Outline of Class 46: Dictionaries and Hash Tables
Held: Friday, April 24, 1998
- See my quick notes on grading of assignments.
- We have an exam next Tuesday. A review
sheet is available. Any questions on that?
- Don't forget to sign up for the departmental picnic lunch. There's a
sign-up sheet outside my door. Only sign up once!
We've talked somewhat abaout dictionaries in
a previous class. Recall that dictionaries
are a lot like arrays that can be indexed by objects instead of numbers.
- How can we implement dictionaries?
- We could define a
Pair object that joins a
key and value.
- We could make an unordered array, vector, or list of those objects.
- To insert an element, we put it at the beginning or end of the array,
vector or list. This
is generally O(1), depending on the structure we use.
- To look up an element, we step through the pairs one by one, comparing
the key we are searching for to the key in each pair. This is
O(n), where n is the number of elements.
- We could make an ordered array of those objects (an ordered array
being one that is always sorted).
- To insert an element, we put it at the appropriate place, shifting
as necessary. This is O(n) and is again limited by the size of
- For lookup an element, we do binary search on the sorted array.
- Another strategy for building dictionaries is to use
search trees. These are binary trees that are ordered in
a particular way. Everything to the left of a node is smaller than
or equal to the node. Everything to the right is greater than or
equal to the node.
- To find an element in a search tree, you compare the object you're
looking for to the current node. If the object you're looking for
is smaller, you follow the left branch. If the object you're looking
for is bigger, choose the right branch.
- We can use a similar process to insert an element.
- If we can make the tree relatively balanced, this gives an
O(log_2(n)) algorithm. Unfortunately, keeping the tree balanced is
difficult. That is a topic for another course.
- Surprisingly, if you're willing to sacrifice some space and increase
your constant, it is possible to build an expected O(1) dictionary.
- How? By using an array, and numbering your keys in such a way that
- all numbers are between 0 and array.length-1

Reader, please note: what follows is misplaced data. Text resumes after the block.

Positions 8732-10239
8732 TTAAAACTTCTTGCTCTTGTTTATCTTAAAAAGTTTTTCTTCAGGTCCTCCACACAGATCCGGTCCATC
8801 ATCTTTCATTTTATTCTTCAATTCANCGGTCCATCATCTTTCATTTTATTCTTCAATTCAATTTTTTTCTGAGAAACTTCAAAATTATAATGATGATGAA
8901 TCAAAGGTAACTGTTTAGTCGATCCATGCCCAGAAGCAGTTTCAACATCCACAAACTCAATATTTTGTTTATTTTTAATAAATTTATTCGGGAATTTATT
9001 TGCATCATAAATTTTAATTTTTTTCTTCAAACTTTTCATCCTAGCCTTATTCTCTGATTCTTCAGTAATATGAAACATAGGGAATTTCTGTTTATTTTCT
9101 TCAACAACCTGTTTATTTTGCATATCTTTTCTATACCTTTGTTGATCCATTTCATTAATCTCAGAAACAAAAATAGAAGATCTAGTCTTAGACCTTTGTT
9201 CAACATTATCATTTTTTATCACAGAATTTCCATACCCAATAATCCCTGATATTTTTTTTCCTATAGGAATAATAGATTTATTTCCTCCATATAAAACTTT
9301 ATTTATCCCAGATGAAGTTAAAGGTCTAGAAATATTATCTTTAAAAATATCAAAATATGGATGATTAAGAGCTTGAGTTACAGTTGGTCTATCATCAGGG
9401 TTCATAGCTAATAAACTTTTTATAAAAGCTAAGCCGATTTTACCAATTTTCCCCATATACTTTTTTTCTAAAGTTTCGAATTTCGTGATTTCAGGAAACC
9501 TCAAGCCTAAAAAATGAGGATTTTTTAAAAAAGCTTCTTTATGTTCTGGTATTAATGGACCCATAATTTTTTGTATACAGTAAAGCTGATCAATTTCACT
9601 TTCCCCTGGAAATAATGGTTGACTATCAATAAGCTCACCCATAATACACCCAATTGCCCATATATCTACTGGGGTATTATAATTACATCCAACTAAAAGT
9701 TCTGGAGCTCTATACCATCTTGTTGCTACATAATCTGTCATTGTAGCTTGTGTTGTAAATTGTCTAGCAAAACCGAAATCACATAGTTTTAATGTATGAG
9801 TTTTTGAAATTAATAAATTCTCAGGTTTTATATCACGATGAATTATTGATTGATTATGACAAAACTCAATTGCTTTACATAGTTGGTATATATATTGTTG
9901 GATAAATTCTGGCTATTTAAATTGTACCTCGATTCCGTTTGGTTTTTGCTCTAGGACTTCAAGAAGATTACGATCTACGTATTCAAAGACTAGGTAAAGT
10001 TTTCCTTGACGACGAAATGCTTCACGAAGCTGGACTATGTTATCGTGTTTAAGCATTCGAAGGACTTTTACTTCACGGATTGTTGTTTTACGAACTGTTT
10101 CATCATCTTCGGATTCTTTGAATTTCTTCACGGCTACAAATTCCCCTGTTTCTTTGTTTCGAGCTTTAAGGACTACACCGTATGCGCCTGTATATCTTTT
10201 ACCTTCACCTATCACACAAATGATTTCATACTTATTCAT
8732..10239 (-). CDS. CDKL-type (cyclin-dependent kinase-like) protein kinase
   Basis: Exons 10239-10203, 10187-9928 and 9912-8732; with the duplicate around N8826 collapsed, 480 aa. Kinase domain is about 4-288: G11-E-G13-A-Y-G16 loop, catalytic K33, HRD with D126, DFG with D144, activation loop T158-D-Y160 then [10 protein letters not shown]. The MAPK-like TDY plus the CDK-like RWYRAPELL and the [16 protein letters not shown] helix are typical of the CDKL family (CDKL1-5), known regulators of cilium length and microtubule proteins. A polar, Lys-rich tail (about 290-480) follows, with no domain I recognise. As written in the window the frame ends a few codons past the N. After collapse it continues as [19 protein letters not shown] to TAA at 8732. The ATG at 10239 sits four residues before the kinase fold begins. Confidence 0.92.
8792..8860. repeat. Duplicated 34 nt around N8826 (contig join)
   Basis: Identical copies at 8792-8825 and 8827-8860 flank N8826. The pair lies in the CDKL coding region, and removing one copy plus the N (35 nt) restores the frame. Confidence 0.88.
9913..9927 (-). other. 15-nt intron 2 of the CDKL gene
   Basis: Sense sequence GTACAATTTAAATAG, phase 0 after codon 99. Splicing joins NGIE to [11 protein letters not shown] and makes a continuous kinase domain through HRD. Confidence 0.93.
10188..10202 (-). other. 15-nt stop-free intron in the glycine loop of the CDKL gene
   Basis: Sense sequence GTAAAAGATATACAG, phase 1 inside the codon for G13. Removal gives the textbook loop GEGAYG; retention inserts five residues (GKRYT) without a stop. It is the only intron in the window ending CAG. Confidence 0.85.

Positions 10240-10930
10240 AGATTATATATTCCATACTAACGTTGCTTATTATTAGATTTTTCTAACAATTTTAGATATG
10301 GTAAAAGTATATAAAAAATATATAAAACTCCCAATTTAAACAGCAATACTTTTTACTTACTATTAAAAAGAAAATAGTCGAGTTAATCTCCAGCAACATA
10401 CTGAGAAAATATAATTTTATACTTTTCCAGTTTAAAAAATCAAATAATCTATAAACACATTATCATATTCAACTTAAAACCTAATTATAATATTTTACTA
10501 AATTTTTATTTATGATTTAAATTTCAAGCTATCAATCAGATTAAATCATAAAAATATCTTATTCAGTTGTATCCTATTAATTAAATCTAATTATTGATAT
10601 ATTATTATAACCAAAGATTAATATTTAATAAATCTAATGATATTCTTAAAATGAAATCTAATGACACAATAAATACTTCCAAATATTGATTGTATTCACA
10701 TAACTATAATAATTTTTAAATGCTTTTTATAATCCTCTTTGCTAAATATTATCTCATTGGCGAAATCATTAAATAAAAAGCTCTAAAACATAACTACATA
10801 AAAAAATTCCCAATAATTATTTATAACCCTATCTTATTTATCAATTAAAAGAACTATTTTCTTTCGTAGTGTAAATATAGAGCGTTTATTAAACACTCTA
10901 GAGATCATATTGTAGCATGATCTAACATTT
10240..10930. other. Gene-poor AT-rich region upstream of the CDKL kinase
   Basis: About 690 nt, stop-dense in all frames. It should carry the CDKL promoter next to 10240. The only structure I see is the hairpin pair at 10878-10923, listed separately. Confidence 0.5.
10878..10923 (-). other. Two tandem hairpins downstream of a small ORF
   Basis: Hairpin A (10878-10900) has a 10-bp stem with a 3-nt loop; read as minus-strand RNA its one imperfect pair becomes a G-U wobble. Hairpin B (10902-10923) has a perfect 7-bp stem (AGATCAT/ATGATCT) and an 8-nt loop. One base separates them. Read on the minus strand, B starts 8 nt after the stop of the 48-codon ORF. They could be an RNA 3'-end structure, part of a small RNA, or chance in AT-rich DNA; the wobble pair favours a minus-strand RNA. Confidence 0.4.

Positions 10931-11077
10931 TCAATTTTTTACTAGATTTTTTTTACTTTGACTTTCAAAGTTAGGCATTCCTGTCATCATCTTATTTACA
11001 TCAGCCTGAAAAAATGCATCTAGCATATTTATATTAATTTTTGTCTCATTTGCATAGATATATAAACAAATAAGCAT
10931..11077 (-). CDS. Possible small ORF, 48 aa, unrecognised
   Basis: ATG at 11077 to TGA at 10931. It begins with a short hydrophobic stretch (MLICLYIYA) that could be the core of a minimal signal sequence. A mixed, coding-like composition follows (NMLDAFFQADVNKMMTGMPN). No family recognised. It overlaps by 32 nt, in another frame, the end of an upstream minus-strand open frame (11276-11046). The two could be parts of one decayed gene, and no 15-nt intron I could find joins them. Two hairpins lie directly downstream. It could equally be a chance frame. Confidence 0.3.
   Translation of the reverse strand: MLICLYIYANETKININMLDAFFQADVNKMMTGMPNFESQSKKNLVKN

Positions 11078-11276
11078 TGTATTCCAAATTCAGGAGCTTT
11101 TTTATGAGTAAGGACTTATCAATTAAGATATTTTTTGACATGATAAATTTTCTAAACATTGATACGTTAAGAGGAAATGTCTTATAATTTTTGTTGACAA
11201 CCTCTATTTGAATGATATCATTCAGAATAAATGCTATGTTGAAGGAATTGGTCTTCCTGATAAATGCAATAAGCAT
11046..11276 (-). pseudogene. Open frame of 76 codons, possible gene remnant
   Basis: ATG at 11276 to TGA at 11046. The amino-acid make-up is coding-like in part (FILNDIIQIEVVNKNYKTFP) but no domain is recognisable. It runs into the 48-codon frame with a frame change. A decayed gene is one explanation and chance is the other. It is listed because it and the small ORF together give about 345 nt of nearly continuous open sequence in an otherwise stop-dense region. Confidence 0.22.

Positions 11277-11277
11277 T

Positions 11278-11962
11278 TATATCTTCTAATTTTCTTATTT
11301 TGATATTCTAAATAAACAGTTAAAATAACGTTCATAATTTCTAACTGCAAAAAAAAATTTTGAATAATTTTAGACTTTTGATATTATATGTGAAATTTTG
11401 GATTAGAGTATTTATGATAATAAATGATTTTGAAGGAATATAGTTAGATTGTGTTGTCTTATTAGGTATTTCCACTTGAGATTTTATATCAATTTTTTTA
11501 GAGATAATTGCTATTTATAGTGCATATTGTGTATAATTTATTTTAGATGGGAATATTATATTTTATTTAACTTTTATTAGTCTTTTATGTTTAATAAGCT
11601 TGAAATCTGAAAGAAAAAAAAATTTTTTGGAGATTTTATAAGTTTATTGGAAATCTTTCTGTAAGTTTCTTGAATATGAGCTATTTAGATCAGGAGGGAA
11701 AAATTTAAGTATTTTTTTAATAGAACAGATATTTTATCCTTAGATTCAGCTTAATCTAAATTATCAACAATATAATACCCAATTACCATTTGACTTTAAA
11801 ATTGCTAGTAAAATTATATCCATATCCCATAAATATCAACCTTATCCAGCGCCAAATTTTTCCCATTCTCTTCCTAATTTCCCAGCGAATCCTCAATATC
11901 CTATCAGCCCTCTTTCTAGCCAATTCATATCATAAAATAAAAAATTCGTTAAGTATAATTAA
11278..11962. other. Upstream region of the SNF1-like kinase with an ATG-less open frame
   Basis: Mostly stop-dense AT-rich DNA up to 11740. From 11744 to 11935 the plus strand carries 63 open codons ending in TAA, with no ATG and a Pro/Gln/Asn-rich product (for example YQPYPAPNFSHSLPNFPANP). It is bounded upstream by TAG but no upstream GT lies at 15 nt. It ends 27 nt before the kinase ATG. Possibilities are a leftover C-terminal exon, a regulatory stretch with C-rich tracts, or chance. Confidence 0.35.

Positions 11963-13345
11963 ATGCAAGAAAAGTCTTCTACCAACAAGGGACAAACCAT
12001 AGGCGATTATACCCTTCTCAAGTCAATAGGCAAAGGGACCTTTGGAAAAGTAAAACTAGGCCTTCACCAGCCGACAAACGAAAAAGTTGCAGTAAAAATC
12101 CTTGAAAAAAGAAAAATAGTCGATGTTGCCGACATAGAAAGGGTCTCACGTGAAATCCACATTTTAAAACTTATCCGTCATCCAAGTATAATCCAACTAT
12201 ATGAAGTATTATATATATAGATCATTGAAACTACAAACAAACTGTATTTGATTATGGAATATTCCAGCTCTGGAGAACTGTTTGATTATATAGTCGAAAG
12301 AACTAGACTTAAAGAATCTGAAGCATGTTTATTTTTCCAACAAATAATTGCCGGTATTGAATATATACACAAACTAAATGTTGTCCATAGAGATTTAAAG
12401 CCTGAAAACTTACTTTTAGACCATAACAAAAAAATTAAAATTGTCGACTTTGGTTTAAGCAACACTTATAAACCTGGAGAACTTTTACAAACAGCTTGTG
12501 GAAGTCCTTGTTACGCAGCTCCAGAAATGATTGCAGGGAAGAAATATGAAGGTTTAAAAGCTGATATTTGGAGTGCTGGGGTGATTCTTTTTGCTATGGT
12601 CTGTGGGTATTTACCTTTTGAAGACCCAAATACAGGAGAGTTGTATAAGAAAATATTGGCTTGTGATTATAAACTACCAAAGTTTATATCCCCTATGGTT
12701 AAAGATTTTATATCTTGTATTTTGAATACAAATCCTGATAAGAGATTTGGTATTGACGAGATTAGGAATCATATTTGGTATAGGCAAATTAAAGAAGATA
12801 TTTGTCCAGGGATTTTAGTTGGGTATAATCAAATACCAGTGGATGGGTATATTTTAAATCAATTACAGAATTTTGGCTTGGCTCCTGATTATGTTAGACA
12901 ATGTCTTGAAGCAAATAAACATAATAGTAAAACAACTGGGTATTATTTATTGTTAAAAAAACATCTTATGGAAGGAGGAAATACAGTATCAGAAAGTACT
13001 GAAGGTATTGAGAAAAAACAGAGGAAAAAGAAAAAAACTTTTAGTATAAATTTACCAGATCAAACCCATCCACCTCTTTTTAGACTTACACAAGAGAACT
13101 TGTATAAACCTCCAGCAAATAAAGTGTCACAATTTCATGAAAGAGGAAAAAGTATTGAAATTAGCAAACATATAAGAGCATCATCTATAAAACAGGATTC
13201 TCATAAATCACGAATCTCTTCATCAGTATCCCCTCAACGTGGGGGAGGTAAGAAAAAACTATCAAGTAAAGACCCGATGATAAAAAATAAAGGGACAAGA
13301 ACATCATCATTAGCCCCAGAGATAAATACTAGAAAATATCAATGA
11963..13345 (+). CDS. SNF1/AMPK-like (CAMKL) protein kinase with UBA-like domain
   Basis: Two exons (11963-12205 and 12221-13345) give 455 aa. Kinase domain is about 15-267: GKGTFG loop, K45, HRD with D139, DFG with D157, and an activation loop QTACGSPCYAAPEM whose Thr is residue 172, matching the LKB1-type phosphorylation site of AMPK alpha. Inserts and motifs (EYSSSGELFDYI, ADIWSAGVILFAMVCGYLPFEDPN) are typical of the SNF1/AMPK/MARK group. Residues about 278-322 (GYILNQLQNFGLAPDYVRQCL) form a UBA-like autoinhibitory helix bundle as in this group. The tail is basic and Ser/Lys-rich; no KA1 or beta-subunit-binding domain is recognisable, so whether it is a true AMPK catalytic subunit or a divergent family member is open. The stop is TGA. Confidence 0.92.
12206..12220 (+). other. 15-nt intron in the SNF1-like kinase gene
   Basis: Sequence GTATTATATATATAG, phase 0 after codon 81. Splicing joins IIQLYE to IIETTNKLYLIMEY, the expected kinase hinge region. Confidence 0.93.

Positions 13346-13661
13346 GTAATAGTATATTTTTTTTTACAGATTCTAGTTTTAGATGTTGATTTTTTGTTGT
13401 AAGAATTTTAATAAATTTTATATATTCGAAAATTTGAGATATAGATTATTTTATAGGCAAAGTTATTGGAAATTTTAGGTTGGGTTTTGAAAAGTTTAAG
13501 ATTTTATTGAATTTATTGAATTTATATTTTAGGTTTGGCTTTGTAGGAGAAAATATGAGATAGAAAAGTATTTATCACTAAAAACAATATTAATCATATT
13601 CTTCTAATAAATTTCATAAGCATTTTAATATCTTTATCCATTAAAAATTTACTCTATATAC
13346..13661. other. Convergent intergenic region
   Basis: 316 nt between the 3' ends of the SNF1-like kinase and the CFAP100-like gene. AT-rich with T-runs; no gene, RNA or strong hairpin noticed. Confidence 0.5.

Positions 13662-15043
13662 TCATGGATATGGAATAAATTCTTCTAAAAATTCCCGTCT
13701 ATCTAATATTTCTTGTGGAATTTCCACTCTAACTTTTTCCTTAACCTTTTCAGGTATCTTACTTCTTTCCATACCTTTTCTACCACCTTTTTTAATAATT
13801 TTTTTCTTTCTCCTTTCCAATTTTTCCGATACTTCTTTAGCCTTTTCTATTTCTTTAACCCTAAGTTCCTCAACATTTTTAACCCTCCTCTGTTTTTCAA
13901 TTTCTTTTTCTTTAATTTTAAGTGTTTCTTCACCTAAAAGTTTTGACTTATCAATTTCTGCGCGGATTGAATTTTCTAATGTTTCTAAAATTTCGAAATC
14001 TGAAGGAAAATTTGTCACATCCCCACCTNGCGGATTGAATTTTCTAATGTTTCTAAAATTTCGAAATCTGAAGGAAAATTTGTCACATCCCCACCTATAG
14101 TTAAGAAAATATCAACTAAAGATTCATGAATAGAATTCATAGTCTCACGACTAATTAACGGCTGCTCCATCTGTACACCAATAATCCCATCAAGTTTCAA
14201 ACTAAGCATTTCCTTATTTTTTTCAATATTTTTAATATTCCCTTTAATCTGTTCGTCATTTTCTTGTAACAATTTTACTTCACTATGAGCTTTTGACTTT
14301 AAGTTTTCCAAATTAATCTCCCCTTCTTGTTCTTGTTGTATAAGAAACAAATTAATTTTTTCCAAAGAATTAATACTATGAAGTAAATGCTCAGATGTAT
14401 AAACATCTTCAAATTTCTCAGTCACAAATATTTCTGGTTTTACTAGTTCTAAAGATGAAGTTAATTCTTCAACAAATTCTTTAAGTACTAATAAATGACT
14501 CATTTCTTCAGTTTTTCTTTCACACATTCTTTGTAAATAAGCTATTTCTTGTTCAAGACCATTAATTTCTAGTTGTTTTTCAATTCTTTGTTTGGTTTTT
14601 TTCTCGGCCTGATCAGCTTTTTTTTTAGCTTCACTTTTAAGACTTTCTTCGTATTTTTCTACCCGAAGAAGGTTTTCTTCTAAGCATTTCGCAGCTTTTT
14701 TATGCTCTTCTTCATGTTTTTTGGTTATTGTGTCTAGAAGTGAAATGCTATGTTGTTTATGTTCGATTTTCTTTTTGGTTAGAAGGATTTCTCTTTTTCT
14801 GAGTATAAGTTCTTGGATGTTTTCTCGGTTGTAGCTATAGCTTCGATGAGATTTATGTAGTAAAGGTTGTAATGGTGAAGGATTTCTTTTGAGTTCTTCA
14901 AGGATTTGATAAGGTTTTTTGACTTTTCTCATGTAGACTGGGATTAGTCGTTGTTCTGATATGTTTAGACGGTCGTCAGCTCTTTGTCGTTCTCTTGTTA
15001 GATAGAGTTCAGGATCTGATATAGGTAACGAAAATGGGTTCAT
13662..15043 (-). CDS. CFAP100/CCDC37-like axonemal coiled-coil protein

- no two keys have the same number (or at least few have the same
- If there are no collisions, the system is simple
- To insert a value, determine the number corresponding to the key
and put it in that place of the array. This is O(1+cost of finding
- To lookup a value, determine the number corresponding to the key
and look in the appropriate cell. This is O(1+cost of finding that
- Implementations of dictionaries using this strategy are called
- The function used to convert an object to a number is the
- To better understand hash tables, we need to consider
- The hash functions we might develop.
- What to do about collisions.
- The goal in developing a hash function is to come up with a function
that is unlikely to map two objects to the same position.
- Now, this isn't possible (particularly if we have more objects than
- We'll discuss what to do about two objects mapping to
the same position later.
- Hence, we sometimes accept a situation in which the hash function
distributes the objects more or less uniformly.
- It is worth some experimentation to come up with such a function.
- In addition, we should consider the cost of computing the hash function.
We'd like something that is relatively low cost (not just constant time,
but not too many steps within that constant).
- We'd also like a function that does (or can) give us a relatively
large range of numbers, so that we can get fewer collisionss by increasing
the size of the hash table.
- We might want to make the size of the table a parameter to the
- We might strive for a hash function that uses the range of positive
integers, and mod it by the size of the table.